You can stay in one of the lodges, go rafting, or simply enjoy the novelty of being so close to the state boundary.
It’s an excellent location for wildlife lovers!
11. Mary Todd Lincoln House
The Mary Todd Lincoln House is one of the areas of interest that you must see while visiting the best attractions Kentucky has to offer.
Mary Todd Lincoln, the wife of 16th President Abraham Lincoln, is buried here.
It was originally erected as a bar and inn before being purchased by the Todds in 1832.
The house is now open to the public.
From April to November, tours are available for groups and private sessions, and you can enter and explore the intriguing home – now a museum – and its fourteen exquisite rooms.
Personal belongings from the Lincoln and Todd families, as well as period furniture and decor, are on display.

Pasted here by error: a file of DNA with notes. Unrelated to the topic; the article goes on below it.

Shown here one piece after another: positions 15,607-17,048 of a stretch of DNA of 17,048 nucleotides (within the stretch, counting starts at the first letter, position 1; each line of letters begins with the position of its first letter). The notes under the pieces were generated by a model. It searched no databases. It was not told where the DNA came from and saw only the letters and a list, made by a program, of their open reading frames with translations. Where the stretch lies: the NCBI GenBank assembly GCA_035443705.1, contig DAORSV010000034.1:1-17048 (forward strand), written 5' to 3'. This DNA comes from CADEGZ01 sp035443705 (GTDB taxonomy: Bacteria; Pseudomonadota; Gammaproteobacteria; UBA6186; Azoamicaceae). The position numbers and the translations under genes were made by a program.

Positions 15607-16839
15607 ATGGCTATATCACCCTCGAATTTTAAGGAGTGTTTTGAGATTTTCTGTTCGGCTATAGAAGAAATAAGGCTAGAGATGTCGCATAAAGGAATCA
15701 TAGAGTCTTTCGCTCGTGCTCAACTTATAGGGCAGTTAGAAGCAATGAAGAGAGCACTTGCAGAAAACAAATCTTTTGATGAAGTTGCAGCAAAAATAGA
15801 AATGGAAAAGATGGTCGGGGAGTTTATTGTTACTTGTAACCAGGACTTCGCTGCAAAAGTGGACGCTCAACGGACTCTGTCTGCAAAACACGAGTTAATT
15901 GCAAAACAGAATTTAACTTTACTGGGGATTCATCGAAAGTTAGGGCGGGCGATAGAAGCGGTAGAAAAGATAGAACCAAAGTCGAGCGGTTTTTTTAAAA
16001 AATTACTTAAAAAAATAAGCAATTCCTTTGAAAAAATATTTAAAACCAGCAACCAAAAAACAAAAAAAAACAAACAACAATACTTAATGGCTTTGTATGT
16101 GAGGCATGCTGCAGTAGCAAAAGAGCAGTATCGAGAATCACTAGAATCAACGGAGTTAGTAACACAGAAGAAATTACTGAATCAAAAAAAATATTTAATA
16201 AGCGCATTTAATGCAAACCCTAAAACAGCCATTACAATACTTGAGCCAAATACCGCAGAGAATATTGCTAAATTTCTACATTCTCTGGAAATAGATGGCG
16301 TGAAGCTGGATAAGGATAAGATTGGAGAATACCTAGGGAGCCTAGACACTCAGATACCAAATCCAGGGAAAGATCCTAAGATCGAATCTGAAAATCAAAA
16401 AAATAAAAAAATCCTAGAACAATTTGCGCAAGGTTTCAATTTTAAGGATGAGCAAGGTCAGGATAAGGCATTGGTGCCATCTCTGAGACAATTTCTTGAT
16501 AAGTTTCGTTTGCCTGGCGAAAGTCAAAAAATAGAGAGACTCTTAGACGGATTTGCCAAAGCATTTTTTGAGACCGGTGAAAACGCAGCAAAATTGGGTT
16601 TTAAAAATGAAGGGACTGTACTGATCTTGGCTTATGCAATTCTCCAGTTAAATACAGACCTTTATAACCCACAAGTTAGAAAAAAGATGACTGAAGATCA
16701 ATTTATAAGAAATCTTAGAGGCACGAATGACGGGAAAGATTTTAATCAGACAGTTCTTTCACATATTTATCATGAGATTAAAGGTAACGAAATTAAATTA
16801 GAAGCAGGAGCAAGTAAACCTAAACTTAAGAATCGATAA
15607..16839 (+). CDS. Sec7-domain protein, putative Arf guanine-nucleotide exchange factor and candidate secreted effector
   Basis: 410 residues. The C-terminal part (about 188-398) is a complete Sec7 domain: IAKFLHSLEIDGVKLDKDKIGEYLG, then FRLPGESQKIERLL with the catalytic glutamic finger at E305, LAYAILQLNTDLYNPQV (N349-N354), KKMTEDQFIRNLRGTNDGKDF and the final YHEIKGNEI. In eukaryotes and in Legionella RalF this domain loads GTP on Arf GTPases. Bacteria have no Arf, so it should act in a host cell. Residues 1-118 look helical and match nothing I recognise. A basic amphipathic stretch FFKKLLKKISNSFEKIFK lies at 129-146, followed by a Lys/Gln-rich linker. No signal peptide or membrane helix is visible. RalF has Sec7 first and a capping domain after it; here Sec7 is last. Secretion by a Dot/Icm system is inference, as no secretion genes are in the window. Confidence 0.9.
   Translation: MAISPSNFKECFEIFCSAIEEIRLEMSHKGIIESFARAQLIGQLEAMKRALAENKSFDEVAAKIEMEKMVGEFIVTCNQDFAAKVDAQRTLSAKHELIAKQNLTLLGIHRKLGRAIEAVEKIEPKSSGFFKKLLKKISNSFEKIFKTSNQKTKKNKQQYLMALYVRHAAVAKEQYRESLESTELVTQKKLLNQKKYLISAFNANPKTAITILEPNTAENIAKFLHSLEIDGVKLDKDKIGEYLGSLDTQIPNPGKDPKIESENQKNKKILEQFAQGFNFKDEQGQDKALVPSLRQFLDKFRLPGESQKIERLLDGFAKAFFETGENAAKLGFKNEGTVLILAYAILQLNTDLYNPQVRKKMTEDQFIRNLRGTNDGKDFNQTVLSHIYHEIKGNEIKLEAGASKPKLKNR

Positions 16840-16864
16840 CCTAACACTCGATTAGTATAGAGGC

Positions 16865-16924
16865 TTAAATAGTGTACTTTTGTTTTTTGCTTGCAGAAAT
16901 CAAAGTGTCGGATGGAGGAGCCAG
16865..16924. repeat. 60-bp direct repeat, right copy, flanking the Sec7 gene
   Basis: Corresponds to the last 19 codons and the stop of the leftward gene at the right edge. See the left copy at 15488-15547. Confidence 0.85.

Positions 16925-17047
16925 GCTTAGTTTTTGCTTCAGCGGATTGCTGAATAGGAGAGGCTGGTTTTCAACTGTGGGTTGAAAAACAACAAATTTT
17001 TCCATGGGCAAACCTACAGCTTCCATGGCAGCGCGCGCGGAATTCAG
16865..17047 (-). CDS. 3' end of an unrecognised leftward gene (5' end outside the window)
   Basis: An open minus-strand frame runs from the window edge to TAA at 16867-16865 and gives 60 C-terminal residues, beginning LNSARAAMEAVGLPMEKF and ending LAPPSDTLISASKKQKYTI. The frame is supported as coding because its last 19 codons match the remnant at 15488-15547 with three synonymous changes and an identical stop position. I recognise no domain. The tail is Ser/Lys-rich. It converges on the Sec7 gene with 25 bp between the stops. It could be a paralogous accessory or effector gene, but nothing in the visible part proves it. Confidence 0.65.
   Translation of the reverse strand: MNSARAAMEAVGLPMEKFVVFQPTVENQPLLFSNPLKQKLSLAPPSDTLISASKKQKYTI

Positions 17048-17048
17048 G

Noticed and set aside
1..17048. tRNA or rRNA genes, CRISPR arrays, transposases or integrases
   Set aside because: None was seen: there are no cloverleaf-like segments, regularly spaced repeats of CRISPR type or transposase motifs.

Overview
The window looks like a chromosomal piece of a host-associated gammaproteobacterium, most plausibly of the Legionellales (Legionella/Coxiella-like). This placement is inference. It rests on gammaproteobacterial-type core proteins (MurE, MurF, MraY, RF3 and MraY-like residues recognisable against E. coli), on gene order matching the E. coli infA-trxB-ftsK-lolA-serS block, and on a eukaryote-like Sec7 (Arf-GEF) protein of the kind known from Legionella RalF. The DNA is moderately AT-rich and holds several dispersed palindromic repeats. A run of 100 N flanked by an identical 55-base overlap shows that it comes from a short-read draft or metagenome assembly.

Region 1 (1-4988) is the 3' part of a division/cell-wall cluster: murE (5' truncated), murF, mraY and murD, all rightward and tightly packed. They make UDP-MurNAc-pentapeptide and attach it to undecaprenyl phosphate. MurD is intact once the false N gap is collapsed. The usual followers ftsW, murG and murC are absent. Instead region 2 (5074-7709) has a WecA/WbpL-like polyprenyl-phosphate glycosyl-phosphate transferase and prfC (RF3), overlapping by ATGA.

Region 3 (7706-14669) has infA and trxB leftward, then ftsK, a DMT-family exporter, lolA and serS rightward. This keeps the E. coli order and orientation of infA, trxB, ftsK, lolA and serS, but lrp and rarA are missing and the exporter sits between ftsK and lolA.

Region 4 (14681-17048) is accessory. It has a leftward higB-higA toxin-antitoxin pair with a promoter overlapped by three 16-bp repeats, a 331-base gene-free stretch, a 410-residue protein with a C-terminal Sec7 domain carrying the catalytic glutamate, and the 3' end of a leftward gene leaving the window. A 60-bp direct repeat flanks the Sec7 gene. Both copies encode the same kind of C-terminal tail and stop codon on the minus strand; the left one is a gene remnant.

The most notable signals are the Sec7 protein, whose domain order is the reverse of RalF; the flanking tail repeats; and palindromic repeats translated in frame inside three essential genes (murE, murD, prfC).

12. Natural Bridge
The Natural Bridge is one of the most picturesque spots in Kentucky.
It is located near the famed (and previously covered) Red River Gorge and is part of the Natural Bridge Park, which is free to access, making it one of the best free things to do in Kentucky.
The Natural Bridge measures 65 feet tall and 78 feet long.
The towering sandstone arch is very amazing and not too difficult to reach.
But it’s not only the bridge that’s entertaining; the entire park is enjoyable!
Hiking trails such as the Original Trail to the Bridge and the Sand Gap Trail, which extends 7.5 miles via a logging road, are available.
Do you want to stay in the park?
You have the option of staying at a seasonal campground or renting a room or cottage at the tranquil Hemlock Lodge.
You can also avoid walking entirely by taking a paid sky lift over the National Bridge.
13. Oscar Getz Museum of Whiskey History